Historically, Lutheranism has answered the question of whether or not a layman should exercise the duties of the Office of the Public Ministry with a definite "No." …The exegetical, dogmatic, and pastoral tradition of the Lutheran heritage admits of no circumstance that justifies the use of unordained laymen for purposes of preaching, baptizing, and administration of the holy supper. This tradition does recognize the requirement of preaching and baptizing in cases of necessity, that is, when no ordained minister is available, nor can be acquired.
The NOW District has a page on its website titled “Deacons in Action…stories of ministry…”  which highlights two Licensed Deacons. The first is “serving as minister” in north central Washington state: “The congregation called me to a one-year contract to provide ‘pastoral services.’" One has to wonder how much of an “extraordinary circumstance” could exist in central Washington, as the NOW resolution implies must occur in order for a layman to exercise the duties of a pastor. The first president of the LCMS, C.F.W. Walther, quoted Heshusius regarding emergency situations where a layman could practice Word and Sacrament ministry:
Further Tilemann Heshusius (d. 1588) writes: “In a case of necessity, since one cannot have regularly called servants of the church, there is no doubt that every Christian has the authority from God’s Word and is authorized according to Christian love to carry out the service of the church with the proclamation of God’s Word and the administration of the Sacraments. … But here we are speaking of that case of necessity when one cannot have true Christian and upright servants of the church and what is then up to a Christian. As if some Christians are at a place where there are no called pastors [Seelsorger]; if some Christians were in prison for the sake of the truth or were in danger on the sea; or if some Christians were under the Turks or the Papacy where there were no correct pastors; if some Christians were under the Calvinists or Schwenkfeldians or Adiaphorists or Majorists, from whom, as from false teachers, they must separate according to God’s command; or if some Christians were under such pastors or such church servants who practiced public tyranny and horribly persecuted the correct confessors of the truth. …”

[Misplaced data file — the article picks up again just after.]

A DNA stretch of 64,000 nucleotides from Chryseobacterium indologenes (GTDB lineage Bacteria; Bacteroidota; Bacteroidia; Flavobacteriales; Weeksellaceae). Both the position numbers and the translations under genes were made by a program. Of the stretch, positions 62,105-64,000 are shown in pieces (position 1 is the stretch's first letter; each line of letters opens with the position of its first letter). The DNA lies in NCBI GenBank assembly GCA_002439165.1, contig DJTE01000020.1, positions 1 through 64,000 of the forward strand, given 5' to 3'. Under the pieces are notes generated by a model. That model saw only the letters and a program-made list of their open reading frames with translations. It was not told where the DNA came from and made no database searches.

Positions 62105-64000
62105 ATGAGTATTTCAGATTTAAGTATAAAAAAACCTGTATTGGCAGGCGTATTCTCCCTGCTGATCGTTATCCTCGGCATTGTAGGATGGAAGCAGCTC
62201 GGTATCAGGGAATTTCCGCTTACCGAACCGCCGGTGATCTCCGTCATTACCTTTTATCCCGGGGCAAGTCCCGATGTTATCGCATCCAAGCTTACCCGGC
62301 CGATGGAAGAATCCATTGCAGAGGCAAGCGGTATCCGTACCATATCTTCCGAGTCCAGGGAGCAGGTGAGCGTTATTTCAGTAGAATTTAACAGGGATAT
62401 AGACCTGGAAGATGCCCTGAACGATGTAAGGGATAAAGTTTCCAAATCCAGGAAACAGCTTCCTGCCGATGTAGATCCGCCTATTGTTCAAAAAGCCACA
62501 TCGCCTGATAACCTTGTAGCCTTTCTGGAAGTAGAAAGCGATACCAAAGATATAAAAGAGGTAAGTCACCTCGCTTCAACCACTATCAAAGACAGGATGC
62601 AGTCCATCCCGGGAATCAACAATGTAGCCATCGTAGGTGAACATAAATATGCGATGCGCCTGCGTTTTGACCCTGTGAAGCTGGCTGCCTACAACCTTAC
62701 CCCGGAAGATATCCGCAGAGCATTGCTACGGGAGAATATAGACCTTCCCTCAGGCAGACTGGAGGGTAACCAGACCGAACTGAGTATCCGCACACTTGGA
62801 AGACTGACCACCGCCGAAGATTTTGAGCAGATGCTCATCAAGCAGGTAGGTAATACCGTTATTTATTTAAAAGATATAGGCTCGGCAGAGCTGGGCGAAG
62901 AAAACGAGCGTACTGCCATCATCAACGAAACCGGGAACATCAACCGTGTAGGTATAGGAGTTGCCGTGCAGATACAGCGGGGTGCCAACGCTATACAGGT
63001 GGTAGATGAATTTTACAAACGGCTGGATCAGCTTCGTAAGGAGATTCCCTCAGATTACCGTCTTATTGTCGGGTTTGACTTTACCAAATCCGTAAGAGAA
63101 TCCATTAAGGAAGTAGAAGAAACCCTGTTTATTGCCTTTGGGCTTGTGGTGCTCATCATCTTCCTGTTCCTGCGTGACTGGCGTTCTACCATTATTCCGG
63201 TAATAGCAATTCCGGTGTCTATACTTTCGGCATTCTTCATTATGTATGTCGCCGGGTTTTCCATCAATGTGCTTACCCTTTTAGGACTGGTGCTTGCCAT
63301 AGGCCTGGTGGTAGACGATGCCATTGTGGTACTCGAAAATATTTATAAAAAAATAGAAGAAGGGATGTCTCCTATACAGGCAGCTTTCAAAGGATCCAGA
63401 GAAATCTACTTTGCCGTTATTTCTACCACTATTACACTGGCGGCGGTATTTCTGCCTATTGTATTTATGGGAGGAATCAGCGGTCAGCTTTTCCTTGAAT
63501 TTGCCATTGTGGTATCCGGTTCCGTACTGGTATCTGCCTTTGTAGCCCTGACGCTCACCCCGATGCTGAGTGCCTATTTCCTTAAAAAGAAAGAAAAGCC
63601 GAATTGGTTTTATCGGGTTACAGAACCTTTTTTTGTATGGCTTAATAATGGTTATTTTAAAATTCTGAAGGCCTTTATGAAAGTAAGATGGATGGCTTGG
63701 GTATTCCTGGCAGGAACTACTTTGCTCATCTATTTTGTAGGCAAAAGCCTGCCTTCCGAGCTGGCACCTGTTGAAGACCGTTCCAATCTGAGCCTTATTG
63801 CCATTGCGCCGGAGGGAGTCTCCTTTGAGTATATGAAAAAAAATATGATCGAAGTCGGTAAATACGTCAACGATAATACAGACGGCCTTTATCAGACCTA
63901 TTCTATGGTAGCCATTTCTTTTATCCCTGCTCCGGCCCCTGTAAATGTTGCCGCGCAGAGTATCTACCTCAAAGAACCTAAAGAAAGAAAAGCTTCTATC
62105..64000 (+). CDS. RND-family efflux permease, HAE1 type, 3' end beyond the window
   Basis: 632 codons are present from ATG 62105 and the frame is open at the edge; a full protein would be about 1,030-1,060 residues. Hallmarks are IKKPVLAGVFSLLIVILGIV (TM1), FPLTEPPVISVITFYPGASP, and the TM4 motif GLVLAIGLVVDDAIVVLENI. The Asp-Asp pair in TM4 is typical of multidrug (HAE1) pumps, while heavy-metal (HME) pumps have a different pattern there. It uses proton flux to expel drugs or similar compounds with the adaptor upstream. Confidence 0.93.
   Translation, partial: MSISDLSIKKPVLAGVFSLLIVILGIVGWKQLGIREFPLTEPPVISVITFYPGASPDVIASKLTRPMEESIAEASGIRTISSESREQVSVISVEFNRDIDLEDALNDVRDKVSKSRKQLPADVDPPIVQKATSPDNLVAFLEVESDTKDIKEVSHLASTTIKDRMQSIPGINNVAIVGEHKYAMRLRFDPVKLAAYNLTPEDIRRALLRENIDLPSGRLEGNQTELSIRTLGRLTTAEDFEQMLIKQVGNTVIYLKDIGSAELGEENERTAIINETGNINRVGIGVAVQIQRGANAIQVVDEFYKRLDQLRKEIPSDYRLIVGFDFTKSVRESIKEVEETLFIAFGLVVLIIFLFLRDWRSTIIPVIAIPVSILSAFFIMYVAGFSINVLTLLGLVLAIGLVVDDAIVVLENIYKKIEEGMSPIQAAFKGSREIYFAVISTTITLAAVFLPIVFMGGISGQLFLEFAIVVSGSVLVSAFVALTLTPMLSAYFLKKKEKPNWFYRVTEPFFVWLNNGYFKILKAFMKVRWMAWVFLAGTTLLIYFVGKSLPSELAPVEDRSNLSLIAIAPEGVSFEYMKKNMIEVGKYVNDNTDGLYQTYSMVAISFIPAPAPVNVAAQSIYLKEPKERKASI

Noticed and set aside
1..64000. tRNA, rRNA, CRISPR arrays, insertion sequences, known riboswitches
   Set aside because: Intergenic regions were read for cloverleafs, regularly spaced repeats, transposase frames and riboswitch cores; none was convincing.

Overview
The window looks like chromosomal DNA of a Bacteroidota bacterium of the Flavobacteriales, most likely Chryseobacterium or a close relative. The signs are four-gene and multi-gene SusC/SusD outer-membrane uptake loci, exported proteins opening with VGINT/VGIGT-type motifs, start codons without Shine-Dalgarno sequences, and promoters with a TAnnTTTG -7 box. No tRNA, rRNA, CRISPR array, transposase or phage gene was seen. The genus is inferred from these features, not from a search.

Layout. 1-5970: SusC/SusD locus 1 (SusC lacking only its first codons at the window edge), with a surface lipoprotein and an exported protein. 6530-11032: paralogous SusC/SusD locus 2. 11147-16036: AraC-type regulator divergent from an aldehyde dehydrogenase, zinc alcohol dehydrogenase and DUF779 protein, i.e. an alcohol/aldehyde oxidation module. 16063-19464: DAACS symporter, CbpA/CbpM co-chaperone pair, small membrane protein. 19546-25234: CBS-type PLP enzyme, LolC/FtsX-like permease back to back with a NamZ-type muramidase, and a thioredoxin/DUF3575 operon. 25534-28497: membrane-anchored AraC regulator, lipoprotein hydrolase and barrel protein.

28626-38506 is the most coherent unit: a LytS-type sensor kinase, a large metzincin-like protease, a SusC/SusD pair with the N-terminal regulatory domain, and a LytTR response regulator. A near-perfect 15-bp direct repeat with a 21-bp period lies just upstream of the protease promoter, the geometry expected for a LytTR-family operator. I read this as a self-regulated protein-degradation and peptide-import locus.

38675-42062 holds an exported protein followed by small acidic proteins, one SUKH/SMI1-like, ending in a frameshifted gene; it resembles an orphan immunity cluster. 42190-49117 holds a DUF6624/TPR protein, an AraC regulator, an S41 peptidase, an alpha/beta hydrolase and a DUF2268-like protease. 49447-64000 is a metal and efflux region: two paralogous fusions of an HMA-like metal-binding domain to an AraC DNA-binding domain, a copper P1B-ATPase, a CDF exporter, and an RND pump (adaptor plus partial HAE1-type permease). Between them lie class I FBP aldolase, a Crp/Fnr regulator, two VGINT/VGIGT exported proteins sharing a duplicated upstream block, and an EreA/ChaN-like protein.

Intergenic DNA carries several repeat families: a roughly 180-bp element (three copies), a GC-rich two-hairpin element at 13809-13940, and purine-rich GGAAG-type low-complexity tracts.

With Walther’s quote in mind, it hardly seems that the other Licensed Deacon highlighted on the NOW page fits the extraordinary circumstance category either, since he serves as “Visitation Pastor” at a congregation which also has a regularly called pastor in Beaverton, Oregon, located 7 miles west of Portland, a city of over a half-million residents. What is happening? This is a case where our practice has rewritten our theology. In our desire to reach more people with the Gospel, which is certainly a worthy desire, we have compromised our Confession. Notice that in the first paragraph of the NOW District’s resolution it immediately points to the priesthood of all believers, and then makes the jump to lay ministers. The everyone-a-minister church growth concept has infiltrated our theology. One could argue that a subsistence village in Alaska, where there are no roads to the village, might be a candidate for a licensed deacon (AC XIV disagrees, that situation would also require an ordained servant of the Word for Word and Sacrament ministry, but the argument has been made), but a town seven miles east of Portland doesn’t fit the bill. John Eck wasn’t right in 1530, but perhaps he is now. We now have laymen, who have not been ordained, co-opting the duties of the called and ordained pastor, preaching the Word, offering absolution, and administering the sacraments. John Eck is smiling in his grave.

1 comment:

Anonymous said...

As I've said before on this and other sites, Oscar Feucht ("Everyone a Minister") has a lot to answer for.

Joe Strieter